Israel plans to accept the Egyptian-mediated cease-fire proposal with Hamas in the Gaza Strip, but does not intend to officially declare a commitment to it. Instead, Israel will treat the deal struck indirectly with Hamas as a series of steps beginning with a lull in hostilities, followed by gradual relaxation of the financial blockade of Gaza.

Ehud Barak, who will discuss the cease-fire with Egyptian President Hosni Mubarak in Sharm el-Sheikh Monday, is skeptical about the chances of achieving long-term quiet with Hamas, and his feelings are shared by Prime Minister Ehud Olmert and Foreign Minister Tzipi Livni.

However, Barak, who will be attending the World Economic Forum, is set to tell Mubarak and Egyptian intelligence chief Omar Suleiman that Israel is prepared to stop its military activities in Gaza if Hamas stops firing rockets at Israel. Israel will also try to get Egypt to step up efforts to stop weapons from being smuggled into Gaza. Barak is also expected to say that Israel will lift the blockade and open border crossings only if progress is made on talks aimed at releasing captive soldier Gilad Shalit.

Once quiet reigns, Israel hopes to gradually raise the number of trucks allowed to bring goods into the Strip (only about 60 trucks a day, on average, are now allowed in). If a deal is reached on returning Shalit, in exchange for Israel's release of 450 prisoners, Israel would also agree to reopen the Rafah crossing, essentially lifting the blockade almost completely.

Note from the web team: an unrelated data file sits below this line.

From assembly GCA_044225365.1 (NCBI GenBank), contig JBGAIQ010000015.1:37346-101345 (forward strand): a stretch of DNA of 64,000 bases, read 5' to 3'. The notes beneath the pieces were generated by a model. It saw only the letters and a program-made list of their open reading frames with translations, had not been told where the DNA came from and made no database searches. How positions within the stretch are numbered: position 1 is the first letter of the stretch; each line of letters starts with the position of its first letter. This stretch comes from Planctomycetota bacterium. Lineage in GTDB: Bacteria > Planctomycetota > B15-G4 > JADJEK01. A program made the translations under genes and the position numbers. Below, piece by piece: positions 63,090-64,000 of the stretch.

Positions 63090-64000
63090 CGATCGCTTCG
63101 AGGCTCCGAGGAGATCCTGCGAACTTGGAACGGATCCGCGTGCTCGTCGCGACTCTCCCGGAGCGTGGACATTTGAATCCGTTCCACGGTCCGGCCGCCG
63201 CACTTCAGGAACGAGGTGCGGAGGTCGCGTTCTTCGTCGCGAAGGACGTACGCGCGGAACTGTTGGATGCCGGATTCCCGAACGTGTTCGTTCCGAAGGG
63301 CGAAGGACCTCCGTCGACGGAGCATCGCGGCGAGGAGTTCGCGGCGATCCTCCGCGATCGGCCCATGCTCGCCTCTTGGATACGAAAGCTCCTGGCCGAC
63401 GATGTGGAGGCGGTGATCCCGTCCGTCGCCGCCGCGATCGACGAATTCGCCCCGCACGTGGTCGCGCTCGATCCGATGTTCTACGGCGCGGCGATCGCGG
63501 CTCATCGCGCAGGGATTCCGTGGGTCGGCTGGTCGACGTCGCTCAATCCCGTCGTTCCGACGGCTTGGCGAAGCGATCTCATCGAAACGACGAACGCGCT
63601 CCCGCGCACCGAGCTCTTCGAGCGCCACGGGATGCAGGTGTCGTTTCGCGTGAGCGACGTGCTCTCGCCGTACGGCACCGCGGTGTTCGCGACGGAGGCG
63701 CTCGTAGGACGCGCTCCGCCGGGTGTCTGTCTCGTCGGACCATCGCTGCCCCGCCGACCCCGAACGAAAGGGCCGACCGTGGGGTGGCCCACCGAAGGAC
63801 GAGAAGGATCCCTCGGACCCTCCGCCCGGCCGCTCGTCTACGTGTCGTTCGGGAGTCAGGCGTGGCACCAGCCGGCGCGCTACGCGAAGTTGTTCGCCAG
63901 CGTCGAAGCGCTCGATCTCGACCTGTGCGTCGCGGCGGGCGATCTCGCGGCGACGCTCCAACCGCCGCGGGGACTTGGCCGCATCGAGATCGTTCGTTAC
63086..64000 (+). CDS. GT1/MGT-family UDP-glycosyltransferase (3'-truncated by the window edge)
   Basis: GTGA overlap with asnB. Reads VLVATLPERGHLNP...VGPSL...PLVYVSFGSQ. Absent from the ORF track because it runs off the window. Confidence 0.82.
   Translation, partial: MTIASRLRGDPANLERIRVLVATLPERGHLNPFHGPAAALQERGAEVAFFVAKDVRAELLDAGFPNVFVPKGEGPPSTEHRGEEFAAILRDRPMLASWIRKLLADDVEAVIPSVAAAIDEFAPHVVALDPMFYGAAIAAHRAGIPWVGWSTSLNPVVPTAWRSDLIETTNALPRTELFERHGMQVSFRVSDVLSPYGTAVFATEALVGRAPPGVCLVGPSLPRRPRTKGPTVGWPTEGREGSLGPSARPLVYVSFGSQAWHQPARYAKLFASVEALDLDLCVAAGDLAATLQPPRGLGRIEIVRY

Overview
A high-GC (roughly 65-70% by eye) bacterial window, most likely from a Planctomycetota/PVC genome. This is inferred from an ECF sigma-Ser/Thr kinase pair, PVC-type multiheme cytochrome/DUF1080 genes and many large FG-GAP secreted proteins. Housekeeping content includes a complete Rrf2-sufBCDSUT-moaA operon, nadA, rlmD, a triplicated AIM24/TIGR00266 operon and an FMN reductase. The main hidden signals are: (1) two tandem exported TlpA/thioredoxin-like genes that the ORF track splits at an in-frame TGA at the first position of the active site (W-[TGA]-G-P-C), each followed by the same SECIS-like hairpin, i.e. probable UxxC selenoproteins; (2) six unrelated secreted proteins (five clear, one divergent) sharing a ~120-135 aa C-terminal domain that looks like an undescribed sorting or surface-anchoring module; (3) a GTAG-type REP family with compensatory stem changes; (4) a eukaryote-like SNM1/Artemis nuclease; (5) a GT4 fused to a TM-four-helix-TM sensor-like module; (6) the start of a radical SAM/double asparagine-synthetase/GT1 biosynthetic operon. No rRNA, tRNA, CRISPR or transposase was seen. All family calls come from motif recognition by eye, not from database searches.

Israel is also softening its position on freeing prisoners. It has eased criteria for the prisoners with "blood on their hands," but Hamas is still seeking the release of some militants who were behind mass-casualty terror attacks. Security sources said the gap on the prisoner swap is slightly smaller than it was a few months ago.

Government officials are slowly coming to realize that a large-scale military operation in Gaza does not serve Israeli interests right now.

It appears from talks which Olmert and senior cabinet ministers held recently with representatives of the Bush administration and key European Union states that Israel will not have international support if it organizes an assault on Gaza now. However, Israeli sources said they think if it turns out, in a few weeks or months, that the cease-fire has failed because of Hamas, the U.S. and some European states might be more understanding about an attack.

Israel is also hesitating about launching a military offensive in the Strip because of the increasing concern over Iran's influence over the situation in countries bordering Israel, particularly Lebanon. A large operation in Gaza is liable to lead to escalation of Hezbollah activities in Lebanon and the opening of a northern front. Israel is feeling the Iranian threat more strongly, in part due to the closer relations between Tehran and Damascus, and the Iranian connection to decisions being made by Hezbollah in Beirut and by Hamas in Gaza.

The political-security cabinet is due to meet Wednesday to discuss the cease-fire, which Suleiman said had a good chance of succeeding.

"If Ehud Barak gives the green light to the components of the agreement concerning a calm, it will be possible to determine by tomorrow already the hour the cease-fire begins," Suleiman told MK Yossi Beilin(Meretz-Yahad) at Sharm el-Sheikh yesterday. Suleiman said Israeli approval of the deal would pave the way to an agreement with the Palestinian factions during a meeting Tuesday in Cairo.

Suleiman said if Israel were to agree to free the prisoners Hamas has named, Shalit's release could be included as part of the cease-fire deal, but he added that since Israel is rejecting most of the names, more negotiations will be necessary after the cease-fire takes effect.

The Israel Defense Forces will receive an order to begin an operation only if the Egyptian proposal fails, and Qassam fire from Gaza intensifies to the point of incurring serious losses in the western and northern Negev. As the politicians talk about a cease-fire, the IDF is preparing for the chance that the security situation in the South will worsen.